A 17 year old girl had a myocardial infarction. Three days later coronary angiography showed an occlusive thrombus in the circumflex and anterior descending arteries. The coronary arteries themselves appeared to be normal, and this was confirmed at repeat angiography three months later. Tests of haemostasis showed a deficiency of factor XII.
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28/47. Combined dys-form of homozygous factor xi deficiency and heterozygous factor XII deficiency.

    A 12-year-old girl with lifelong hemorrhagic episodes was found to have both a dys-form of homozygous factor xi deficiency and heterozygous factor xii deficiency. The heredity of the coagulation defects was confirmed by family studies. Severe bleeding after dental surgery occurred in spite of replacement therapy and local measures including fibrin glue. Our findings suggest that the risk of bleeding in patients with homozygous factor xi deficiency must not be underestimated and that the most effective measure is the transfusion of sufficient amounts of fresh frozen plasma until at least the 5th postoperative day.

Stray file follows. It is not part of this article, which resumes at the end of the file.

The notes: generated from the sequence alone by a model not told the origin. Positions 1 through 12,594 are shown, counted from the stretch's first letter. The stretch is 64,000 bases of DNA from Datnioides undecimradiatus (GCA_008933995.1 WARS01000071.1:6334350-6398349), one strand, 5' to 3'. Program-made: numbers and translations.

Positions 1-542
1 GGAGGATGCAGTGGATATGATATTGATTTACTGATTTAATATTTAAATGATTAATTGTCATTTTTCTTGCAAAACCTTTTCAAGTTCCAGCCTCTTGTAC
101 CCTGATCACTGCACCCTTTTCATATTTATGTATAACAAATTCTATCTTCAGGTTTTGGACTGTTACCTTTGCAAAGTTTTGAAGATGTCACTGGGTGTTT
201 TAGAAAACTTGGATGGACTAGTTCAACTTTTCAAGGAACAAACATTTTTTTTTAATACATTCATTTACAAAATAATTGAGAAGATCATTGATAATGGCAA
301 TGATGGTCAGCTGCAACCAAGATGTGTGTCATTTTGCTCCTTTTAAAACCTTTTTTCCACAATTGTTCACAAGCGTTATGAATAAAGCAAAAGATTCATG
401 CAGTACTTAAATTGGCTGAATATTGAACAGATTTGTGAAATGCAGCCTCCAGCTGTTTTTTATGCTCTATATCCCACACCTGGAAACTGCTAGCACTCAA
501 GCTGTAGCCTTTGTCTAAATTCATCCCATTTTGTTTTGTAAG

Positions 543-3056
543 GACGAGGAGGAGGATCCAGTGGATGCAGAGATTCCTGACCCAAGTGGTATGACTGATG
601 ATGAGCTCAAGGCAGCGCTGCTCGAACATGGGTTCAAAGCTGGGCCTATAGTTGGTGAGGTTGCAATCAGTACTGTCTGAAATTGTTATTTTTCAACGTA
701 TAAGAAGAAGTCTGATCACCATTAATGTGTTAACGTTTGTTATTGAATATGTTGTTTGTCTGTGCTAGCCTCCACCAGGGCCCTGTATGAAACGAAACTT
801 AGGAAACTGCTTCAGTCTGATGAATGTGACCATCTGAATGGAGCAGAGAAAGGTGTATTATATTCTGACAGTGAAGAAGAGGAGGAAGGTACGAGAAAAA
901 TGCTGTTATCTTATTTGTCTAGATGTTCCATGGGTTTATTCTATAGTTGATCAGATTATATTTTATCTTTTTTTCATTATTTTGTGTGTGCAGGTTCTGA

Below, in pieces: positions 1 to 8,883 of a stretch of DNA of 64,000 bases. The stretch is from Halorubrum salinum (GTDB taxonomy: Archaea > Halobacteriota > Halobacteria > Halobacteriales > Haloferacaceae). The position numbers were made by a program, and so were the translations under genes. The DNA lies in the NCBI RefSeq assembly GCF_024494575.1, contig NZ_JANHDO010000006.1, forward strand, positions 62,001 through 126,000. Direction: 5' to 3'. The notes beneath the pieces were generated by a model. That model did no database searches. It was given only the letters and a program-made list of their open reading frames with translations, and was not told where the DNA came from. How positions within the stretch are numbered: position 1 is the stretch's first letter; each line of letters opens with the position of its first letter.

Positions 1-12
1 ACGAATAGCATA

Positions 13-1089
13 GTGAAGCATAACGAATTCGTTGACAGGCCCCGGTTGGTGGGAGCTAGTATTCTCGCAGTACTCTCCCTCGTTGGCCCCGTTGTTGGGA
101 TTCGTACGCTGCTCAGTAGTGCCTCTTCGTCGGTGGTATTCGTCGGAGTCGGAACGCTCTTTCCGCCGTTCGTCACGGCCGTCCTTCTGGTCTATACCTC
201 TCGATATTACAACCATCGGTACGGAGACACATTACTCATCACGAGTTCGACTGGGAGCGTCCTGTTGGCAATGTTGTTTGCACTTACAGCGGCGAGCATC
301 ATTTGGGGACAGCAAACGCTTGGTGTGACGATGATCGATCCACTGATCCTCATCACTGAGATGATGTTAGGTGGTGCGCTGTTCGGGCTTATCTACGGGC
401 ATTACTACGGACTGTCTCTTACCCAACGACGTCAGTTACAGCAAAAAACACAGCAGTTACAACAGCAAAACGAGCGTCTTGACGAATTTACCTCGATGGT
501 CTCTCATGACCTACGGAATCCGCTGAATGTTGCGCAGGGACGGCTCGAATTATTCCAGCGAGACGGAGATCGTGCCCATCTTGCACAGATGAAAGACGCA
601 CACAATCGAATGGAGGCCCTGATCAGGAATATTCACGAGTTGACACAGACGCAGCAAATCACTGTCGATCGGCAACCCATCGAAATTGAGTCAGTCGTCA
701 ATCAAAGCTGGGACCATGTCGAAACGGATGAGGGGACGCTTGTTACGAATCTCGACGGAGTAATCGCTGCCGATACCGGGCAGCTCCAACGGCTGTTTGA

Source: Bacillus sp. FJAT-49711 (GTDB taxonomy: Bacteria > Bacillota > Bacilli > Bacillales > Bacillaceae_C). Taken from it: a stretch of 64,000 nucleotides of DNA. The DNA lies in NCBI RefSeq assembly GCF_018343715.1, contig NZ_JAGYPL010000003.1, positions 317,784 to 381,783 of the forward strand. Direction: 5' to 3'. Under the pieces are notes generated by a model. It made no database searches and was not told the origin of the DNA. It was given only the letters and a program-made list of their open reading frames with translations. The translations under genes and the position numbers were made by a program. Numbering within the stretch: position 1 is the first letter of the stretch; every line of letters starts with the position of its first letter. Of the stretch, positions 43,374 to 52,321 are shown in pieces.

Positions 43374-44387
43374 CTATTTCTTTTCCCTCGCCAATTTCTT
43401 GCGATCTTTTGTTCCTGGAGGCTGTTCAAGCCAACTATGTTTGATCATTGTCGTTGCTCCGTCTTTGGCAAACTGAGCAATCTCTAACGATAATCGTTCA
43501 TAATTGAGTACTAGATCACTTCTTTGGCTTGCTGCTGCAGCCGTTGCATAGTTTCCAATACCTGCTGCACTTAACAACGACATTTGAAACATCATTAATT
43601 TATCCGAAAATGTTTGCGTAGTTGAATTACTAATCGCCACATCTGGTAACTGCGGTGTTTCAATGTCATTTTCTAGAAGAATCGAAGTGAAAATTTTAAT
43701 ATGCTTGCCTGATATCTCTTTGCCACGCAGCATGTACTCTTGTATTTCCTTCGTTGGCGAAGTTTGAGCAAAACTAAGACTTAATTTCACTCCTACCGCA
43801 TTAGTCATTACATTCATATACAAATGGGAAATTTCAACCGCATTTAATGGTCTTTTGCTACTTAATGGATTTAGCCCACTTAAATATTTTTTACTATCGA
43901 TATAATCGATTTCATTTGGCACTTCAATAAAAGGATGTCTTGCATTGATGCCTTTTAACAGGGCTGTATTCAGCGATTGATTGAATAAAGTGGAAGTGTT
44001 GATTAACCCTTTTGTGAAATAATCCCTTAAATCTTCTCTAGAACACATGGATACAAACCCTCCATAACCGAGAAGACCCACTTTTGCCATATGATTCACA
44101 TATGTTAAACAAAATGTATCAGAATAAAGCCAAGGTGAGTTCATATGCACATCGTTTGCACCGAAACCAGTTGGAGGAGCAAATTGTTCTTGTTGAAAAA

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29/47. factor xii deficiency with systemic lupus erythematosus. Biological implications.

    A patient with Factor XII (Hageman) deficiency and fulminant systemic lupus erythematosus is presented. The factor xii deficiency was noted prior to the onset of clinical systemic lupus erythematosus and persisted throughout the patient's course without associated hemorrhagic manifestations. There was no evidence for a circulating anticoagulant. The patient had a rapidly progressive fatal course unresponsive to corticosteroid therapy. Factor XII levels did not increase during therapy with steroids. Despite absence of Hageman factor, evidence for activation of complement by the classic pathway and thromboembolic phenomenon was observed. The role of Factor XII in coagulation and inflammatory pathways and the influence of the factor deficiency on the course of the patient's illness are discussed.
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ranking = 0.7
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30/47. Acquired factor xii deficiency in a patient with nephrotic syndrome.

    A patient with nephrotic syndrome and an acquired factor xii deficiency associated with a factor XII-like procoagulant activity in the urine was investigated. The urinary protein with procoagulant activity was isolated and comparative investigations revealed similar properties to plasma factor XII. It is suggested that the acquired coagulation defect may result from an insufficient biosynthetic capacity to compensate for the loss of factor XII in the urine.